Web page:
Batman and Robin eventually exposed Deadshot for the crook he really was. He was thrown in jail, where he remained for years -- until Detective Comics #474 brought him into a new era!

If we were approaching this story in 1977, the odds would probably be even. Deadshot did have the upper hand in that original 1950 story, but was also ultimately defeated. Today, we have a very different impression of both featured characters. The post-Crisis modern DC Universe placed both characters on equal footing with some pretty major league opponents!

Batman, in particular, has routinely taken down super-powered foes of the caliber of
Darkseid [Superman/Batman #42], Superman [Superman/Batman #78], and Amazo [Batman #637]! His arch-nemesis The Joker is basically a mortal man relying on weapons, but their dynamic typically sees The Dark Knight in complete combative control. Even Marvel's Bullseye was effortlessly punched out after a game of Batarang catch in DC versus Marvel #1!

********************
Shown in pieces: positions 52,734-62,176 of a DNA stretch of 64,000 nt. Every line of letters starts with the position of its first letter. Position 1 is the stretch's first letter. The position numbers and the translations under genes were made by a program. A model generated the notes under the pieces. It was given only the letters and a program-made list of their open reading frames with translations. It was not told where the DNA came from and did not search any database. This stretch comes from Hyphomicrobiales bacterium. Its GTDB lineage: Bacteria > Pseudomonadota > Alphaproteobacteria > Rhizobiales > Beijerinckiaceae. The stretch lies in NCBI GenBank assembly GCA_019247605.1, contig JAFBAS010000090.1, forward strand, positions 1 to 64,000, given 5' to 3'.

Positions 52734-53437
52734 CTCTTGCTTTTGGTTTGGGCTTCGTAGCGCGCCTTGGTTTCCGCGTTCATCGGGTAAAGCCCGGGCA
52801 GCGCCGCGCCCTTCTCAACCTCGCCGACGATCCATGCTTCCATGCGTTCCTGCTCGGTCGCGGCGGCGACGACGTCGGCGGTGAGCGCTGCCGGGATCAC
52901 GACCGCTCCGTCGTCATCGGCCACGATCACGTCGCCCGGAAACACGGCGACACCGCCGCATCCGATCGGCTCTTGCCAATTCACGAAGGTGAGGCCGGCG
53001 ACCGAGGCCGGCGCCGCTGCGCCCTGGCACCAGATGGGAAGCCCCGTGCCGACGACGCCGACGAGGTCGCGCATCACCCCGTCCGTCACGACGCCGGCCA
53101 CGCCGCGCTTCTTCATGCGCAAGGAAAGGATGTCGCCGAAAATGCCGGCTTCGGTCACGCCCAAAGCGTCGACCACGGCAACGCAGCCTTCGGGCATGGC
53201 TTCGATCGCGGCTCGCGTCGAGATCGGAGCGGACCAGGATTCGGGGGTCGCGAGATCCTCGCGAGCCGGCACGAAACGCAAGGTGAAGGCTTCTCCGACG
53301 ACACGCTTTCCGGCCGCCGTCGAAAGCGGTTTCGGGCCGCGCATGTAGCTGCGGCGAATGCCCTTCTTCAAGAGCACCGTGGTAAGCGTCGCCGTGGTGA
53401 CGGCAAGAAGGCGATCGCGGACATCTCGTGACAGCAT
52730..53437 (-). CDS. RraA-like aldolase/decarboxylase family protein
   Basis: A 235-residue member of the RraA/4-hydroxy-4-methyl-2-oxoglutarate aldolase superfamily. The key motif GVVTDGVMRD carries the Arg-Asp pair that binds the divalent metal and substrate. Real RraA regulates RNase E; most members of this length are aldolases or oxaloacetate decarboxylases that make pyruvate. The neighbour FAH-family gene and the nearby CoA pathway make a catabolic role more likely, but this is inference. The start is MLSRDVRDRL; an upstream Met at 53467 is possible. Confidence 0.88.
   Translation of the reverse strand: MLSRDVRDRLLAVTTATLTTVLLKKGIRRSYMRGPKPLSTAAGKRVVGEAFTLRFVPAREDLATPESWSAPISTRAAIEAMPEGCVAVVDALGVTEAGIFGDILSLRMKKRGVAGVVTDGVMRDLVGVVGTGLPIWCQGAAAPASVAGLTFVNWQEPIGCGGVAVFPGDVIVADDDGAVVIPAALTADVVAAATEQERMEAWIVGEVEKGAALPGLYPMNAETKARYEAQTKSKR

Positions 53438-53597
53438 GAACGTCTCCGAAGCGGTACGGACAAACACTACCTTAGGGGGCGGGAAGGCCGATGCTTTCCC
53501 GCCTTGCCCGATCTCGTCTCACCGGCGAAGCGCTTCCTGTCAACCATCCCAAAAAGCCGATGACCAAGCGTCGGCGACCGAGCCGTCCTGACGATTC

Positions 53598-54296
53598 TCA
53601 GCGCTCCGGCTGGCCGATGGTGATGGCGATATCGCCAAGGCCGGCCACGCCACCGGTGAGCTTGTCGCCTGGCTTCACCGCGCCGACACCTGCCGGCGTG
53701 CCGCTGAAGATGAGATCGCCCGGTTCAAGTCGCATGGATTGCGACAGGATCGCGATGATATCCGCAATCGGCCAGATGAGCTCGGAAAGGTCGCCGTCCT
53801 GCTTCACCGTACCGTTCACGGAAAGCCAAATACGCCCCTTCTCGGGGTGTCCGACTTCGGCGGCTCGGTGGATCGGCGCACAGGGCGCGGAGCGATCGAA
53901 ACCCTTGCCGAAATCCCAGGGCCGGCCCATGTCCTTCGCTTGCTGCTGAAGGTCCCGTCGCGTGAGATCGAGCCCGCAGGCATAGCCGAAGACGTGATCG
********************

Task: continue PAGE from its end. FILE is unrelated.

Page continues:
We haven't seen Batman really face-off with a marksman of Deadshot's caliber, but he was significantly tested in hand-to-hand fights with Rick Flag [Suicide Squad #10] and Captain America [Marvel versus DC #3]. There was also the little matter of his ultimate defeat by Bane [Batman #497] - a tactical fighter, but not really at all comparable to Deadshot.

This is essentially new territory for Batman on The Comic Book Fight Club. How will he handle the ultimate gunman? Nine times out of ten he should have the best of the cavalier Deadshot, but lets see just what happened when Batman first faced off with his revamped nemesis!

The Tape: Batman Ranking: Batman (#1)

What Went Down...
Patrolling the Gotham City rooftops; The Dark Knight remembers the time he was nearly bested by a twisted counterpart -- now a fugitive! As if in reply, a rifle shot rings out in the night, narrowly missing the caped crusader's cowl! An attention grabber fired from the barrel of recently escaped convict: Deadshot!

From a vantage point atop the nearby Ellsworth Building, Deadshot calls to his nemesis. He educates his enemy in his new methods: a wrist-mounted blaster to channel his hatred into pure power. In the past he played games, but now his revenge will come as straight as a bullet from a gun!

While Deadshot is distracted delivering his impassioned speech, The Batman navigates the night to launch a sneak attack. He seizes upon the villain with a sudden tackle, clutching at his weapon - but Deadshot is unfazed!